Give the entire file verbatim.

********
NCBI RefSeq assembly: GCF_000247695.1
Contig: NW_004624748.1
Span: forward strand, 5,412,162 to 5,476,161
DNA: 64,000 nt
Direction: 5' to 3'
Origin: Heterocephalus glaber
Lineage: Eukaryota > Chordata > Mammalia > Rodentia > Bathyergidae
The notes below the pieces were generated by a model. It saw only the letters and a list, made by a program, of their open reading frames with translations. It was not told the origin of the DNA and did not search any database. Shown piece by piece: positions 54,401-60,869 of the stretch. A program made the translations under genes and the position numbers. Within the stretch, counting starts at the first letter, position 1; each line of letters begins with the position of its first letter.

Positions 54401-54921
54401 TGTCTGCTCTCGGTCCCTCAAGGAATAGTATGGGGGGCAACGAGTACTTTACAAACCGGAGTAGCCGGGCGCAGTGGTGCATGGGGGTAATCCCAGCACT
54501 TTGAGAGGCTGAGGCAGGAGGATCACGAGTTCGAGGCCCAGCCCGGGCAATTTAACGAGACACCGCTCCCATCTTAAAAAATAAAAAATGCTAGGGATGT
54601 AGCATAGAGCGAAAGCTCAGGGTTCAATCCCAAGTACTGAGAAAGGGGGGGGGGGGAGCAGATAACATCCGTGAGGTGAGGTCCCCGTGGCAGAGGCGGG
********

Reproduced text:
NCBI RefSeq assembly: GCF_000247695.1
Contig: NW_004624748.1
Span: forward strand, 5,412,162 to 5,476,161
DNA: 64,000 nt
Direction: 5' to 3'
Origin: Heterocephalus glaber
Lineage: Eukaryota > Chordata > Mammalia > Rodentia > Bathyergidae
The notes below the pieces were generated by a model. It saw only the letters and a list, made by a program, of their open reading frames with translations. It was not told the origin of the DNA and did not search any database. Shown piece by piece: positions 54,401-60,869 of the stretch. A program made the translations under genes and the position numbers. Within the stretch, counting starts at the first letter, position 1; each line of letters begins with the position of its first letter.

Positions 54401-54921
54401 TGTCTGCTCTCGGTCCCTCAAGGAATAGTATGGGGGGCAACGAGTACTTTACAAACCGGAGTAGCCGGGCGCAGTGGTGCATGGGGGTAATCCCAGCACT
54501 TTGAGAGGCTGAGGCAGGAGGATCACGAGTTCGAGGCCCAGCCCGGGCAATTTAACGAGACACCGCTCCCATCTTAAAAAATAAAAAATGCTAGGGATGT
54601 AGCATAGAGCGAAAGCTCAGGGTTCAATCCCAAGTACTGAGAAAGGGGGGGGGGGGAGCAGATAACATCCGTGAGGTGAGGTCCCCGTGGCAGAGGCGGG